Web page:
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Malaysia

Religion and Languages of Malaysia

According to Countryaah, the original inhabitants of the Malaya Peninsula as well as Sarawak and Sabah were indigenous communities. However, the invention of the outrigger canoe and sailing in the 2nd millennium BCE enabled people from present-day southern China to emigrate to present-day Malaysia, Indonesia, and the Philippines. These peoples brought knowledge about the use of metals and agricultural techniques - especially the cultivation of rice, which began in the first millennium AD the language of Sanskrit.

Founded by the Mekong River in the 1st century AD, the Indian-influenced kingdom, Funan, extended in the 5th century to the eastern part of the Malay Peninsula, where a number of smaller Buddhist states, which also traded with China, developed at the same time.. In the 15th century, the port city of Malaka was founded. Its rulers were the first to convert to Islam and cease paying tribute to the king of Siam - the present Thailand. Trade with the Arab Muslim traders gave Malaka considerable prosperity, and the new faith spread to the rest of present-day Malaysia and Indonesia, displacing Buddhism.. At the beginning of the 16th century, Malaka reached the pinnacle of its development, and the city's reputation was so great that it attracted the Portuguese who were in competition with the Arabs for trade on the Indian Ocean.

In 1511, the Portuguese Viceroy of India, Alfonso de Albuquerque, captured Malaka militarily and withdrew it in the Portuguese monopoly on the trade of spices from the Moluccas traded against drugs from India.as well as Chinese silk and porcelain. After being banished from Malaka, the Malay model of a "Muslim trade, fishing and maritime state" instead settled in rival rival Johor, Acheh and Brunei. In the early 17th century, the Dutch allied with the Sultan of Johor to throw the Portuguese out of Malaka. The alliance between Johor and the Dutch was signed in Batavia - today Jakarta - and in the following century was not subject to competition from other European or Asian powers.

British colonization

However, the English began to establish support points for its trade with China. First on the northern part of Borneo, and in 1786 they founded the port city of Georgetown on the island of Penang off the west coast of the Malay Peninsula. The English "free trade model" proved to be superior to the Dutch trade monopoly and Penang therefore attracted a cosmopolitan population: Malays, Sumatran, Indians and Chinese. In 1819 the British founded Singapore, but at this time the British were more interested in safety at sea than in the local trade in spices, for imports from China were paid for with opium grown in India. Yet it was difficult for English and Dutch to work side by side, and in 1824 they divided the area between them, so that Indonesia fell to the Dutch, while the English took the Malaya Peninsula.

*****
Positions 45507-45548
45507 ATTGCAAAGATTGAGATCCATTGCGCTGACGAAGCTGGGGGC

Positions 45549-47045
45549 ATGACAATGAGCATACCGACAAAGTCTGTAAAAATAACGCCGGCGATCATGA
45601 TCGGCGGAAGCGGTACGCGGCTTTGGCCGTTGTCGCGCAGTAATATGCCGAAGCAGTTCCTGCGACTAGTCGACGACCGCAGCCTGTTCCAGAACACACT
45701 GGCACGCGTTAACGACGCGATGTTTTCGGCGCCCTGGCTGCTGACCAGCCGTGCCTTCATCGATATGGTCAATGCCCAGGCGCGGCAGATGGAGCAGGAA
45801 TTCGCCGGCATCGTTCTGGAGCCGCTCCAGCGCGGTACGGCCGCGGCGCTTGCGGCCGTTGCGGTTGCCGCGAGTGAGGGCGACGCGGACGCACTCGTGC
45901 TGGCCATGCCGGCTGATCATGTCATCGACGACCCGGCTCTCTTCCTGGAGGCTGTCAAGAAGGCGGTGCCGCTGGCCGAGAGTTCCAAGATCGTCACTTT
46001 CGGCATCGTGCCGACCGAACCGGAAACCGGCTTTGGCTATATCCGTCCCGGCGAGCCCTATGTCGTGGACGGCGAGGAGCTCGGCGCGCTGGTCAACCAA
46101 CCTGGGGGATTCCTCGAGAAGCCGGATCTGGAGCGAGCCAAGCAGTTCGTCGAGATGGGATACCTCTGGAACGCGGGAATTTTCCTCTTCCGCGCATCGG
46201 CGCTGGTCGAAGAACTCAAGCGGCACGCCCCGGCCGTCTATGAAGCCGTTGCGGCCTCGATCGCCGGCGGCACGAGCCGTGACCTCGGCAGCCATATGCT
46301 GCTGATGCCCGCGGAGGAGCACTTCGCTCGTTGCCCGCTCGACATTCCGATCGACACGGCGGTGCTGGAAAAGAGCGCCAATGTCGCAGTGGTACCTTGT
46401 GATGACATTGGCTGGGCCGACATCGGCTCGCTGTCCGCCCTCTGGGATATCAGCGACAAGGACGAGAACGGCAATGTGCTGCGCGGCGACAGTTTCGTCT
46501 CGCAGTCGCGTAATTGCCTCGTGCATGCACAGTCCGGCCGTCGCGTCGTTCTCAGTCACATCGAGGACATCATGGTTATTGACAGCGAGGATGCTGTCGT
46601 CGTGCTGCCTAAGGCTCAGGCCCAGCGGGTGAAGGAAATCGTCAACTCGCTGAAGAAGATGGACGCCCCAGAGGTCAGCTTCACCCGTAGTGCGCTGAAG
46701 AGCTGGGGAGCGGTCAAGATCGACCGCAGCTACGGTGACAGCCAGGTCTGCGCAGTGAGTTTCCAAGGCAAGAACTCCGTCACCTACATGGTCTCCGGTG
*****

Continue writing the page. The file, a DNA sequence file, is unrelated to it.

Penang, Malaka and Singapore quickly came to play a key role in the British colony empire. This stimulated the emigration of Chinese, and to a lesser extent, Indians to these ports. The Chinese immigration was used by the English for work in the tin mines and ports, while the Malay farmers and fishermen continued in their traditional occupations. Ifht. the rapid economic development of the colonial towns slowed down the traditional small sultanates into which Malaya was divided. In 1870, the British began to enter into "protectorates" with the Sultans, and in 1895 they joined them in a federation with Kuala Lumpur as their capital. Agreements were also made with the Sultanates of Borneo: Brunei,

In the late 19th century, the British introduced the cultivation of rubber trees in Malaya with seeds that had been smuggled out of Brazil. This brought an end to the "rubber era" in the Amazon, and brought a new wave of emigrants to the Malay Peninsula. This time Tamils ​​from southern India. They worked in the rubber plantations and produced the rubber set aside for the thriving automotive industry.

Malaya was a multi-ethnic community already divided due to cultural, religious and linguistic differences, and it became even more divisive due to the existence of a colonial education system that was different for respectively. Malays, Chinese and Indians. Economically, the Malays continued to be associated with agriculture, the Chinese for tin mining, and for parts of the urban and indigenous service industries of rubber cultivation. While the Malays in the first decades of the 20th century followed the Islamic reform movements that had developed in the Middle East, the Indians solidified themselves with Gandhi's struggle in India and the Chinese were ideologically influenced by Sun Yat Sen's nationalism in China and subsequently by the Communist Party struggle. Although the majority of the Chinese sympathized with Kuomintang, already in 1927 communist cells existed among the Chinese in Malaya.

 

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